Just put it on hold while we decide, right? Because there’s stuff going on. And it’s like, okay, sitting there for a month, two months, that kind of stuff. But then if it’s getting aggregated, it’s looking like it’s a slow time to fill. And then probably my favorite, which happens all the time
is oh, we’ve got four of these, right? So how exactly do you know? Or you had two and then you had an extra head count or someone quit while you’re filling those first two, but it’s all going back to that original date. So lack of accuracy and that’s really, really common, especially when you get down to a role that you hire a lot for that you don’t close and open each time you have to hire it.
You just have one open almost all the time. But besides just the obvious things that we’re talking about here where it’s like you poke away and see a lot of ways where that the number itself is an accurate. I think when you think about it versus the business objective, it has some failings too.
Yeah, like quantity over quality. Are we just trying to get a button seat because the team is stressed because of their workload for this extra position that they are accounting for? And so are we just trying to get a warm body into the team to help with stuff? But that should be called a contractor.
Yeah, well, exactly. And then that is a lot of cost to the business. If that’s your mentality on hiring is just quantity, bring people in, you’re not really going through the thorough vetting process and you’re not making sure that you are bringing on the right fit to stay long-term with the company.
So turnover, that’s a huge cost to the company with training, with onboarding, with just everything that it takes to bring a new hire up to speed. And then three months later they leave because they’re not a good fit or they mess something up because you didn’t take the time to qualify them.
If I’m as a recruiter, I’m looking at time to fill and that’s the primary thing, like all these other measurements that are really rich measurements aren’t getting tied in and I’m just like, okay. I just need to- it’s all about activity pipeline and how fast can I make a move.
Yeah. That’s one of the most stressful things for a recruiter, at least for me, it’s when yeah your numbers aren’t reflecting what you’re doing. Yeah. Well, and I think that some of this stuff is just out of our control, right? Like obviously hiring managers, vacation, out of control, but even beyond that, like built into in to it. Do people think- the hiring managers don’t remember.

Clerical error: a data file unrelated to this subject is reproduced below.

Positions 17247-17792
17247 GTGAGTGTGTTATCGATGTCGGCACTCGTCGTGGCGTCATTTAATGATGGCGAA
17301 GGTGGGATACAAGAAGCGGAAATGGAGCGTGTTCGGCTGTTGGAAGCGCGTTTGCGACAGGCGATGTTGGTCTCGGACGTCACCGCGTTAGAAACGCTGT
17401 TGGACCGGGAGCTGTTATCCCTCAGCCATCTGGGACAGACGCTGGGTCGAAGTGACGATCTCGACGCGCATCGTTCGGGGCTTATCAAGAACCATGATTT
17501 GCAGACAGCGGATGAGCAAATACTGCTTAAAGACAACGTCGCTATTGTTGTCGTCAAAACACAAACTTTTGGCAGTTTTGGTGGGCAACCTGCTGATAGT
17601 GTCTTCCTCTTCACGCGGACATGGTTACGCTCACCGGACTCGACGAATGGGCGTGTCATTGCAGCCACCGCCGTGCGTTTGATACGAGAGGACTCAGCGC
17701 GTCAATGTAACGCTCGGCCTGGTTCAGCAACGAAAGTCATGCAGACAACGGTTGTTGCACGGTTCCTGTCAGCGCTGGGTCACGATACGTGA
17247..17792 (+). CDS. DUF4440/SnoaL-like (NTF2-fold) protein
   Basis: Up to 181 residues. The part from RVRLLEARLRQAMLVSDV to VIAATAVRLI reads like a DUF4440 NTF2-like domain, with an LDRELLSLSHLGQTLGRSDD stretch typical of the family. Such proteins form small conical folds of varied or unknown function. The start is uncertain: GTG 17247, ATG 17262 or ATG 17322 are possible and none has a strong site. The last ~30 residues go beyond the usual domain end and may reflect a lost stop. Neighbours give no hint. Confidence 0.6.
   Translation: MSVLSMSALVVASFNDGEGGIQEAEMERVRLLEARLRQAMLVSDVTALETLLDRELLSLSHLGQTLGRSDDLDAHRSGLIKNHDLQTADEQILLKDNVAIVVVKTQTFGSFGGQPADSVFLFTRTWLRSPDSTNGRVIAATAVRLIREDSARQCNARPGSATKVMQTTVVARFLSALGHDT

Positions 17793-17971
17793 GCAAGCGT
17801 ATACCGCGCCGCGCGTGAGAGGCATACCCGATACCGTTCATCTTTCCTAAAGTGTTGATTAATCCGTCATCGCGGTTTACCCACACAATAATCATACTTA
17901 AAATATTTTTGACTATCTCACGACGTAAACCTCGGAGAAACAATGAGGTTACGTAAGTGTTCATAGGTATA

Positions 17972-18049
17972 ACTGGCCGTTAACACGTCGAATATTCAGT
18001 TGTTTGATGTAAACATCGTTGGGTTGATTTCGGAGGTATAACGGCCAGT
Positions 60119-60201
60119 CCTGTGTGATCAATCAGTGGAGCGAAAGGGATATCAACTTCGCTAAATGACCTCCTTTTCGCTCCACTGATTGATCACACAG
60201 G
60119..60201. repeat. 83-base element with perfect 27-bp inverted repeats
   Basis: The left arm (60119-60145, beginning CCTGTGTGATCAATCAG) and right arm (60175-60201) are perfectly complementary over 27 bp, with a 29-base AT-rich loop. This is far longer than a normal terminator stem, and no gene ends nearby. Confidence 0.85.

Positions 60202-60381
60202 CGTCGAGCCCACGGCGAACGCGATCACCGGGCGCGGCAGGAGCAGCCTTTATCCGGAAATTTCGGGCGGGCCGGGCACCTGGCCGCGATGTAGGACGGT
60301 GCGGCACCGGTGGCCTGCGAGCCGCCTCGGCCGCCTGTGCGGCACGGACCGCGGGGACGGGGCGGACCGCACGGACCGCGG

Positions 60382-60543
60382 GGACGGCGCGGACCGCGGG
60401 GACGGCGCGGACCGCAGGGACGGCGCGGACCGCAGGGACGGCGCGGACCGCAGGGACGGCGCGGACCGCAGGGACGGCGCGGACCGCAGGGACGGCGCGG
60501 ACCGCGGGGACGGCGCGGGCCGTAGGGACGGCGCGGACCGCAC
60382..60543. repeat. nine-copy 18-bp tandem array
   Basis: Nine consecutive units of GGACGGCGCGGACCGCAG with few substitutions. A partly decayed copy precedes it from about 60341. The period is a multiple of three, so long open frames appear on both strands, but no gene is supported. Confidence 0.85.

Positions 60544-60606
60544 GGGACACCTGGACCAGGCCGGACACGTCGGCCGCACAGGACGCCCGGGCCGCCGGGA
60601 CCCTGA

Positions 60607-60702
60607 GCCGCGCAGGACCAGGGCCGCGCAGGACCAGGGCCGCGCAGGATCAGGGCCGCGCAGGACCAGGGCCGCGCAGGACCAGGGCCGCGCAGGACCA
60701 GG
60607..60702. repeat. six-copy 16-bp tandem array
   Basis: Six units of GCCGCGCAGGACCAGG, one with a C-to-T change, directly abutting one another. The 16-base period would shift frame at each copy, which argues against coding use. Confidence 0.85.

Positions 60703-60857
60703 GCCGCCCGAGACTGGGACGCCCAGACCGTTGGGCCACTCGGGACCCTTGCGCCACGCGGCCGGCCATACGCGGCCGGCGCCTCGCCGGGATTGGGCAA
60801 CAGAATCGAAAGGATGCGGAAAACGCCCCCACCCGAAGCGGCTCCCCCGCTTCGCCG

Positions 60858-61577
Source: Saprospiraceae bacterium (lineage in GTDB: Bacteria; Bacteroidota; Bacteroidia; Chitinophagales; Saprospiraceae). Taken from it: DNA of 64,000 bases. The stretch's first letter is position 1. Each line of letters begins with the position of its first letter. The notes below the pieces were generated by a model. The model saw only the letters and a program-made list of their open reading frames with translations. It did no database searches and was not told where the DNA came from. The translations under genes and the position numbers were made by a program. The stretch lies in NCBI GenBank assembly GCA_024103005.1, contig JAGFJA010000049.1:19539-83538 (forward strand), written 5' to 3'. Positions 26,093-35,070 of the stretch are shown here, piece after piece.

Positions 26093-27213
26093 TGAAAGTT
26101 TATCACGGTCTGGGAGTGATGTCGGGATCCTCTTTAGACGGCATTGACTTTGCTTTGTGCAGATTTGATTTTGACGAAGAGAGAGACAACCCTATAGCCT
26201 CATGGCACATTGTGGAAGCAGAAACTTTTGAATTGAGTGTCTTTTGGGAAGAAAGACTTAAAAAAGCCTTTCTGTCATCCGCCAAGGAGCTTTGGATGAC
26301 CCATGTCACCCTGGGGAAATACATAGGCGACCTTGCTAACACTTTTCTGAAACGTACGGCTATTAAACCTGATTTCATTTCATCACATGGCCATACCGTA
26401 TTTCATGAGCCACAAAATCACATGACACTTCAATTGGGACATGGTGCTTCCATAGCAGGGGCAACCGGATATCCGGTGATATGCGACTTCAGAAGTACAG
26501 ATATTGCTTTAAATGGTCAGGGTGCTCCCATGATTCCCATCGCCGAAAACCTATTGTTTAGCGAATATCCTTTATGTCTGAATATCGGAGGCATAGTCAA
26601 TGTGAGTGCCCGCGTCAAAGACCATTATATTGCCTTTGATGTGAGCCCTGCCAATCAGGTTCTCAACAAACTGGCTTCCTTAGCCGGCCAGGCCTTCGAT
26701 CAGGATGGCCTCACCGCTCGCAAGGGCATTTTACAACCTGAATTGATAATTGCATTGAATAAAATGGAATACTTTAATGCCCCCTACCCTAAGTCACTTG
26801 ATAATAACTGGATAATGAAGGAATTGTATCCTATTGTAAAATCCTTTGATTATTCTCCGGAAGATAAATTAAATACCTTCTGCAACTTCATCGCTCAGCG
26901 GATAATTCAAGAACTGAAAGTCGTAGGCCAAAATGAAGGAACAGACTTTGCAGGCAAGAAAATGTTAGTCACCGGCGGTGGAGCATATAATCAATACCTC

We have to remind them every single time that time to fill is not time to offer acceptance. Then there’s this whole unknown of like, do they need to give two weeks notice? Three weeks notice? Is the background check- like does that take longer? Do we make the offer on a Tuesday? Well even if they gave notice that day, you’re looking at least three weeks out, maybe four weeks out. We also end up with things that are like more macro types of things.
So at a company level, how good is the repository that you have for job descriptions? Whose responsibility is that? It’s one of the worst things out there. And in fact, I think we should do one on that at some point that talks about hiring 10- like oh my God, like how bad of a repository do we have to start with?
And then there’s things like comp, right? Like companies can be way out of line overall because that’s what they can afford, where they can have one set of positions out of line and it takes adjustment. A lot of times what we’re doing as talent acquisition people is helping them figure out that like, oh yeah, I better make an adjustment because if I don’t make an adjustment, I’m not hiring anybody.
And more importantly, then I’ll start losing everybody, so. Right. Yeah. And that’s how we get that data is by listening to what the market is telling us, which again, extends the time that the position’s been opened. Yeah. So it really means that you need a good talent acquisition leader. But the talent acquisition leader can solve for some of these problems